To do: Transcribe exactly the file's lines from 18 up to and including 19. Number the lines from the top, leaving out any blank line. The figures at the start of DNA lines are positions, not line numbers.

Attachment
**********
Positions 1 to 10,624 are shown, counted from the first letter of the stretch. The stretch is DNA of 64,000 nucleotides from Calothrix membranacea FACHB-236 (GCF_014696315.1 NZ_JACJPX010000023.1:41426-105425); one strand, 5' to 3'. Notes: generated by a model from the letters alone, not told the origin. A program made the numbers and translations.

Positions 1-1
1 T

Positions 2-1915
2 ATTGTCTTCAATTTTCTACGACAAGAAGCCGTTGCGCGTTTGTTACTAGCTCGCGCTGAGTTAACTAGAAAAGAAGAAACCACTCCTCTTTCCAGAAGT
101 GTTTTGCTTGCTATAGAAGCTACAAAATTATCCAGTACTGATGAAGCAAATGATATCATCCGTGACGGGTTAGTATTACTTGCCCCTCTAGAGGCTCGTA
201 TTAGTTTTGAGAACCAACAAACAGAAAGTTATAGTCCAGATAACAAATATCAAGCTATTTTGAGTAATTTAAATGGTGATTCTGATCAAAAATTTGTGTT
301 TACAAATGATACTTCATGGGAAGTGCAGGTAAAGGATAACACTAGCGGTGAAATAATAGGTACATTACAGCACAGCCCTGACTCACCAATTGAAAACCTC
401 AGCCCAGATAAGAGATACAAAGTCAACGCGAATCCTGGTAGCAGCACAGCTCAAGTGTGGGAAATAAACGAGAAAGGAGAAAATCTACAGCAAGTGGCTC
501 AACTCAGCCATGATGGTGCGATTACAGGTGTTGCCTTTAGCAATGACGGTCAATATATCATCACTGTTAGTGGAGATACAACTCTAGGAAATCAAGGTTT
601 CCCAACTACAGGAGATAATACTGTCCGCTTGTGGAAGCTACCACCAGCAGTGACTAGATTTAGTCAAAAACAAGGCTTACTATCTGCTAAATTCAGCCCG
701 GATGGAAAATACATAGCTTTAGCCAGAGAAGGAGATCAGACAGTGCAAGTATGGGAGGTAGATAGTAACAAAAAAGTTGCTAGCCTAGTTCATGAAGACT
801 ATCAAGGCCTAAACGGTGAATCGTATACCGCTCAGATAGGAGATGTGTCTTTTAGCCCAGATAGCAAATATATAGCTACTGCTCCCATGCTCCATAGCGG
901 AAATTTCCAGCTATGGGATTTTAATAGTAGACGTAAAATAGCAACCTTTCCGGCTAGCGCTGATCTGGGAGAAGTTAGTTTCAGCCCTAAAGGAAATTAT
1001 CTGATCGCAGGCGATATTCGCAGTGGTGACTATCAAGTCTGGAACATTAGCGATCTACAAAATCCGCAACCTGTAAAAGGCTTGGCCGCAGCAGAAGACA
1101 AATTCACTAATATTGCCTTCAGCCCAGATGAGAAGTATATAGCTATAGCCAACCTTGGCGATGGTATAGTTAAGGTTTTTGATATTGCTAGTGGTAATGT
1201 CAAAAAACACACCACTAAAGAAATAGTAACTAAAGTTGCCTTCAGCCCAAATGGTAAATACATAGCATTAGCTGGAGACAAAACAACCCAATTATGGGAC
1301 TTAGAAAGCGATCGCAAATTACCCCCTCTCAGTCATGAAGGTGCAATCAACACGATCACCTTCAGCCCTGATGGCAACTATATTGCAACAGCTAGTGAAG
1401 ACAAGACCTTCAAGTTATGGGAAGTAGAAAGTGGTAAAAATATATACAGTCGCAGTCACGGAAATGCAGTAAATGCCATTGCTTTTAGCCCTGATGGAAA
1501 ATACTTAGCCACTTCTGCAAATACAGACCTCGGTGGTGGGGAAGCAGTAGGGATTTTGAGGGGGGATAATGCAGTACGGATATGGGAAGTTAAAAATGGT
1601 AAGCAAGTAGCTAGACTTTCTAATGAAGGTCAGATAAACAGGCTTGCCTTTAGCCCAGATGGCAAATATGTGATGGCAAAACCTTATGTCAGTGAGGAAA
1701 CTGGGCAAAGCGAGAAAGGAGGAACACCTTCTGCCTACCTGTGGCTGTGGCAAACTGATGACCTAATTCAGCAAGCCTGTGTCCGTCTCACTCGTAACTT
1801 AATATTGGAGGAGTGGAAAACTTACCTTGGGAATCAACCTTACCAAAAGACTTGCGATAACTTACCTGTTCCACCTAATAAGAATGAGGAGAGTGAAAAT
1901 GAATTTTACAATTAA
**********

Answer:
1301 TTAGAAAGCGATCGCAAATTACCCCCTCTCAGTCATGAAGGTGCAATCAACACGATCACCTTCAGCCCTGATGGCAACTATATTGCAACAGCTAGTGAAG
1401 ACAAGACCTTCAAGTTATGGGAAGTAGAAAGTGGTAAAAATATATACAGTCGCAGTCACGGAAATGCAGTAAATGCCATTGCTTTTAGCCCTGATGGAAA